Two recent studies, one in Peru and the other in Norway, link glacier retreat, not to climate change as many researchers have done, but to climate variability—the fluctuations in temperature and precipitation across large regions of the world, on time scales of years or decades. These studies add an important level of detail to the role of glacier science in building awareness of climate change. On the one hand, glaciers around the world are shrinking, and rising temperatures, due to the growth of greenhouse gas emissions, are the principal cause of this decline. On the other hand, glaciers do not respond uniformly and homogenously to greenhouse gas concentration and to global mean temperatures; instead, their dynamics are more varied. Indeed, one of the studies shows that some glaciers have periods of growth lasting several years, even though longer-term research indicates that they are shrinking when they are examined on a time scale of decades. The other study shows that even in an area of steady glacier retreat, there can be months with slight growth, though there are no years of net glacier growth.
These two studies are striking, because they examine glaciers which are located in different continents, at different latitudes, and in proximity to different oceans. Moreover, they use different methods, indicating the variety of techniques in glaciology. However, they both point to the influence of major patterns of climate variability on glacier dynamics.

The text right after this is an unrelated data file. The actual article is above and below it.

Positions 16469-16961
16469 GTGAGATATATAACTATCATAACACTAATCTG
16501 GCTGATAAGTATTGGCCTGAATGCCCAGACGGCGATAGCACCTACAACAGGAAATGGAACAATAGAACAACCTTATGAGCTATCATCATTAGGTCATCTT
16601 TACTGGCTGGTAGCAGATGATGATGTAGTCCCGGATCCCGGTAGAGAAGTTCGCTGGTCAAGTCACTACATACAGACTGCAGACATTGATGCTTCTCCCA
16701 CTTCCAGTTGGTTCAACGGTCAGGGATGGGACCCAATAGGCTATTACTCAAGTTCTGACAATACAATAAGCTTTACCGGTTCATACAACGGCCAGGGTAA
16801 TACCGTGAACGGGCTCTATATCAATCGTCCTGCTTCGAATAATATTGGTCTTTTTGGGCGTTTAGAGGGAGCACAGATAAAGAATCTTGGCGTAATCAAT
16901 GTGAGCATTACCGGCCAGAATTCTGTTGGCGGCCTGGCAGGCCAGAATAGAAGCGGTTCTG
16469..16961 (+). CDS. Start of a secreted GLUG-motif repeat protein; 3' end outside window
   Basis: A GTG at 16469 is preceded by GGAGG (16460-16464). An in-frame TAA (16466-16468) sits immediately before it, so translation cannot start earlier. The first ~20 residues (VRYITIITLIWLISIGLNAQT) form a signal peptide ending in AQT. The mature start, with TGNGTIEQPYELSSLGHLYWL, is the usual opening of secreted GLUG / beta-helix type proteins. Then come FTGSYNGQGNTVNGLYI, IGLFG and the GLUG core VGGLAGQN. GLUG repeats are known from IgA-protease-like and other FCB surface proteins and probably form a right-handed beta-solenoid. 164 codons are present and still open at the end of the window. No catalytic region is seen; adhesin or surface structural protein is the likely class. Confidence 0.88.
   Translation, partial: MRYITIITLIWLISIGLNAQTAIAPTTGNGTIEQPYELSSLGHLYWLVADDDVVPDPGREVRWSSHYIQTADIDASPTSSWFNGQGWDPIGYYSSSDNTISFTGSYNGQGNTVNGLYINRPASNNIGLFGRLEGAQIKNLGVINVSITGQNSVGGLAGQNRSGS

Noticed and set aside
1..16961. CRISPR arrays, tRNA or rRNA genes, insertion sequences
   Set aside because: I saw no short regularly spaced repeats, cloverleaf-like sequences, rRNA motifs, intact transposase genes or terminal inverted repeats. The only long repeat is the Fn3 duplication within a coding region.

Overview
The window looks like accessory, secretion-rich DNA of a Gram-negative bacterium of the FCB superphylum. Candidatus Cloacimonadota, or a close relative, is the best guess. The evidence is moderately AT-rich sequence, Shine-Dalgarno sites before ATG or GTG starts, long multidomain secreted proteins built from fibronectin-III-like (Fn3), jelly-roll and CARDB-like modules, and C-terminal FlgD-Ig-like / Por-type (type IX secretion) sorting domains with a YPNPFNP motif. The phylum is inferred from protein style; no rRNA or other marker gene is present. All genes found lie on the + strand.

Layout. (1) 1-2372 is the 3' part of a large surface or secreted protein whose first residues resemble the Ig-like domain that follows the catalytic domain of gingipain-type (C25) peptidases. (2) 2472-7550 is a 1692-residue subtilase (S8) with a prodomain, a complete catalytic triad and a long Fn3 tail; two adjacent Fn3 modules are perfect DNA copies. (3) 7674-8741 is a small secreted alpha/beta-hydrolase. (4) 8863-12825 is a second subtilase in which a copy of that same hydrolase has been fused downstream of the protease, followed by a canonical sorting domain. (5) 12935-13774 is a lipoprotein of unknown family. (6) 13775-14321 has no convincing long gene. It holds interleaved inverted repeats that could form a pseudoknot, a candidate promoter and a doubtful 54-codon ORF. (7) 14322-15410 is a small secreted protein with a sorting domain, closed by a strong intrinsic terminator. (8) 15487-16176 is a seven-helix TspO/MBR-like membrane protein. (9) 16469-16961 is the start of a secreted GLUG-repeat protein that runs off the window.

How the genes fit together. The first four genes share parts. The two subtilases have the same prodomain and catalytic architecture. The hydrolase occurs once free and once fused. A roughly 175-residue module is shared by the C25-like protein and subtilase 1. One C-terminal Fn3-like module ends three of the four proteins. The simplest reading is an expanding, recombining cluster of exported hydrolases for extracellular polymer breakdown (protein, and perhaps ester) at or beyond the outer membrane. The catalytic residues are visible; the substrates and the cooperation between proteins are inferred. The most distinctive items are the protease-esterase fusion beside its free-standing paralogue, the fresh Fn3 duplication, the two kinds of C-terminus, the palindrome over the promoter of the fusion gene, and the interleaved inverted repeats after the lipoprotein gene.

In the study of a Peruvian glacier, published recently in The Cryosphere, Fabien Maussion and his coauthors, all at the University of Innsbruck in Austria, used detailed weather data and glacier mass balance to study the Shallap Glacier in the Cordillera Blanca, a region known to have a strong influence of El Niño. For their study period of 2006-2009, they obtained monthly data on the glacier mass balance, on the energy balance at the surface (including incoming and outgoing shortwave and longwave radiation and heat fluxes) and on a number of meteorological variables (temperature, precipitation, cloud cover, relative humidity, air pressure, wind speed and wind direction). They assessed the mass balance through the use of ablation stakes. They linked these variables to each other and to the El Niño/Southern Oscillation (ENSO), a major form of climate variability in the tropical Pacific. To assess the state of ENSO, they used a standard measure, the anomalies of the sea surface temperatures in a region of the western tropical Pacific, close to the Cordillera Blanca. (This ocean variabilility is the El Niño component of ENSO; there is also an atmospheric component, the Southern Oscillation, which is tied to the difference in atmospheric pressure between Darwin, Australia, where pressure is typically low, and Tahiti, where it is usually high. Since the ocean and atmospheric components of the variability in the tropical Pacific are highly correlated, the researchers used only the ocean component.)
As shown in the figure above, during the drier, warmer El Niño periods, the Shallap Glacier lost mass more rapidly. In the moister, cooler La Niña periods, the loss was slower, and there were a few months of gain, though there were no years of net growth.